After several years of construction, the new Science, Education and Research Center is scheduled to open on Monday, according to CST Dean Michael Klein.
This is more than a month after the intended opening at the beginning of the Fall 2014 semester, which has frustrated some students who were scheduled to have classes in the new building.
“I think it’s annoying because they were supposed to have it done over the summer from what I could gather so that it was open for the semester” said senior music major Beatrice Osborne, who was scheduled to have a science gen ed in one of the lecture halls.
Dean Klein, however, said he is not worried about the timeline of the building’s opening.
“A bit of disappointment we didn’t make it at the start of the semester…but we need to take the bigger view of this. Let’s get it right. Let’s get the building working properly” he said.
Once completed, the SERC will be one of its kind in Philadelphia. It’s large windows that allow natural light to flood the hallways and classrooms and water filtration system are said to be environmentally friendly. Additionally, the new center is home to an Energy Frontier Research Center whose design of layered materials has potential use for various energy applications.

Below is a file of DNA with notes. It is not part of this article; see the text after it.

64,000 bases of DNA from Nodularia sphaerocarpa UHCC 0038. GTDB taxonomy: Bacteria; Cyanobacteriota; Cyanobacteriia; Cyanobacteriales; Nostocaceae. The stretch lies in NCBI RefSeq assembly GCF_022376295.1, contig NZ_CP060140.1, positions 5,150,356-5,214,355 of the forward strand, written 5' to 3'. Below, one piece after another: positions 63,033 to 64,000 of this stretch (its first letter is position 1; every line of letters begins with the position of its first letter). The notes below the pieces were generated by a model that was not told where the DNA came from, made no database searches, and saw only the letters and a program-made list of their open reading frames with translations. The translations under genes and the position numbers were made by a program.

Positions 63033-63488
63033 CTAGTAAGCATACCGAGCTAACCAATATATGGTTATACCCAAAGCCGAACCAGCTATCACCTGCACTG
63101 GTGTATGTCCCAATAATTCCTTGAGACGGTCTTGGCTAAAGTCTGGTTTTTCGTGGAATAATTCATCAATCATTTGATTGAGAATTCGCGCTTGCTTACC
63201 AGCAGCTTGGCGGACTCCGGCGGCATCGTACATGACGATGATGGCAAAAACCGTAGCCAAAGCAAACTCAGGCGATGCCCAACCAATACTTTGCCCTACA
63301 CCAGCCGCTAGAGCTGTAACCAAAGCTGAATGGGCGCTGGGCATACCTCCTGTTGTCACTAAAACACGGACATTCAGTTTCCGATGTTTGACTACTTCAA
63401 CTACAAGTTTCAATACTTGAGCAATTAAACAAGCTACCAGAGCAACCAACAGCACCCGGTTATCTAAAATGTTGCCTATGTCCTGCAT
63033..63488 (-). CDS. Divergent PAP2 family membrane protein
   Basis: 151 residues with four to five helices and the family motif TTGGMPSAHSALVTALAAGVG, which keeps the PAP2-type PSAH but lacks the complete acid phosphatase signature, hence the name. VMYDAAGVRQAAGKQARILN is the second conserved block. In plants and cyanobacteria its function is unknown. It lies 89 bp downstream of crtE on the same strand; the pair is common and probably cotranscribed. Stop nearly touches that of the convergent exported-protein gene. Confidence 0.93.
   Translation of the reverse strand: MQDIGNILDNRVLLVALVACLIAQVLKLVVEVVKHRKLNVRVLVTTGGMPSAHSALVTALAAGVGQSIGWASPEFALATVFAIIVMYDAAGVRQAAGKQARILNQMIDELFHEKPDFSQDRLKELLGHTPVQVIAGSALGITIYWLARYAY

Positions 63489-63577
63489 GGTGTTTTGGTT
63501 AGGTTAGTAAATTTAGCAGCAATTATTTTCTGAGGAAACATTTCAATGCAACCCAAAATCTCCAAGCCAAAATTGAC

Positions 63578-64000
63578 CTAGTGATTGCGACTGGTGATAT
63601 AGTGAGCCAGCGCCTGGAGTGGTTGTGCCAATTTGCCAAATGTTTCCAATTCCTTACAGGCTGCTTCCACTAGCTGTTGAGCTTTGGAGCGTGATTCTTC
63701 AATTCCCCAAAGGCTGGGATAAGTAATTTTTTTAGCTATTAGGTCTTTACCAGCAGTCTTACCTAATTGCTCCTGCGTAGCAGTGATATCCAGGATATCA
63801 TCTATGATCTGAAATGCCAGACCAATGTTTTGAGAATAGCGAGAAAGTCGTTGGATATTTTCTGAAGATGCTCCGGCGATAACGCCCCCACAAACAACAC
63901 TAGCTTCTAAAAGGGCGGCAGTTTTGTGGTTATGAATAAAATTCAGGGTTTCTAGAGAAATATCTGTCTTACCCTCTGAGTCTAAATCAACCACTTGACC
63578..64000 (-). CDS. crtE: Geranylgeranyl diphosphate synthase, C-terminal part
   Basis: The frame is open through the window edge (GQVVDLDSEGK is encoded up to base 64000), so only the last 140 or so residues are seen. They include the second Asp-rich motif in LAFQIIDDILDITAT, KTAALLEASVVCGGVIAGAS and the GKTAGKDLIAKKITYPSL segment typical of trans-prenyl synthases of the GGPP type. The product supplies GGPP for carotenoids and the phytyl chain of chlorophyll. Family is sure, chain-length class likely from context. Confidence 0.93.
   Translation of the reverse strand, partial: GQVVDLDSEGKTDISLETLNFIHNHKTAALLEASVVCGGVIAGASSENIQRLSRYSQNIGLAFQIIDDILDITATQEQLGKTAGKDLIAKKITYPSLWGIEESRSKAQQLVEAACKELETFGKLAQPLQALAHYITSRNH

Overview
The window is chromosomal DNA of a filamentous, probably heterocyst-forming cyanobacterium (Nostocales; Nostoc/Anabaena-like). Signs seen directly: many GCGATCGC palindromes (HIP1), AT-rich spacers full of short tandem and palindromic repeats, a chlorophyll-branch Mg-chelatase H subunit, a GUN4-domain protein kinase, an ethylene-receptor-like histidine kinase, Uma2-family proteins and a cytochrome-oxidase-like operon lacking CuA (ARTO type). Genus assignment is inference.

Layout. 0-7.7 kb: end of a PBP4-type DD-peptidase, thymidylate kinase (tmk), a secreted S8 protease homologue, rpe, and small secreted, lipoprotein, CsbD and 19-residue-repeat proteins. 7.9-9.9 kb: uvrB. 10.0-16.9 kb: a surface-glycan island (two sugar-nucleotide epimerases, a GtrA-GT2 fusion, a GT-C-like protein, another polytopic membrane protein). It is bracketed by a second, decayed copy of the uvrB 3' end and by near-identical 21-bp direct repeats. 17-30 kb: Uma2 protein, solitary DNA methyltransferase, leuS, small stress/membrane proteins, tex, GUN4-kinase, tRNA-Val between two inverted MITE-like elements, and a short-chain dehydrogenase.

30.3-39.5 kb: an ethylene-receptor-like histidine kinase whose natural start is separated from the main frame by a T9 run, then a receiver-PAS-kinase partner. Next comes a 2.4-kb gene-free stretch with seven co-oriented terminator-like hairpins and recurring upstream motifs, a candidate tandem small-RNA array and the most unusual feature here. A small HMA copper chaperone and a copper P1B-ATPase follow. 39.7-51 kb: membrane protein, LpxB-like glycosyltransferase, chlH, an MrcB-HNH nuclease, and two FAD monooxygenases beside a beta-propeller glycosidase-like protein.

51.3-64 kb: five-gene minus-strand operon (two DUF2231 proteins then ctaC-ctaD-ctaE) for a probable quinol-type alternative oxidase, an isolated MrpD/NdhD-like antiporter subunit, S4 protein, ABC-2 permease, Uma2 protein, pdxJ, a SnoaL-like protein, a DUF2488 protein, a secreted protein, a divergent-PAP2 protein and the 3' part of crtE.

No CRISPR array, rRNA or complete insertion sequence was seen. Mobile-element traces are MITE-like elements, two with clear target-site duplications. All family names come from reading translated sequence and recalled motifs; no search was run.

“It’s a really cool statement about Temple being a paragon of progress in Philadelphia,” said mechanical engineering grad student Perry Orthey.
“It’s really exciting for me to see Temple participating in this, what I would say is a revolution, as we reinvent our economy” said Klein.
Some other important features of the new building include a wealth of physics and chemistry labs, lecture halls and research centers.
Students say, however, they’re just excited to see the new opportunities Temple’s newest building will offer.
“It’s nice that I get to check out the freshest building around and see where my funds are going” said senior engineering student Marc Ciamaichelo.
“It’s my last year here so it’s kind of cool that I get to be the first student to do something on this campus” said Osborne.
All advancements aside, however, Klein says he wants the Temple community to remember that this a project for the people.
“More important than the building is the people in it. Let’s not get distracted from that.”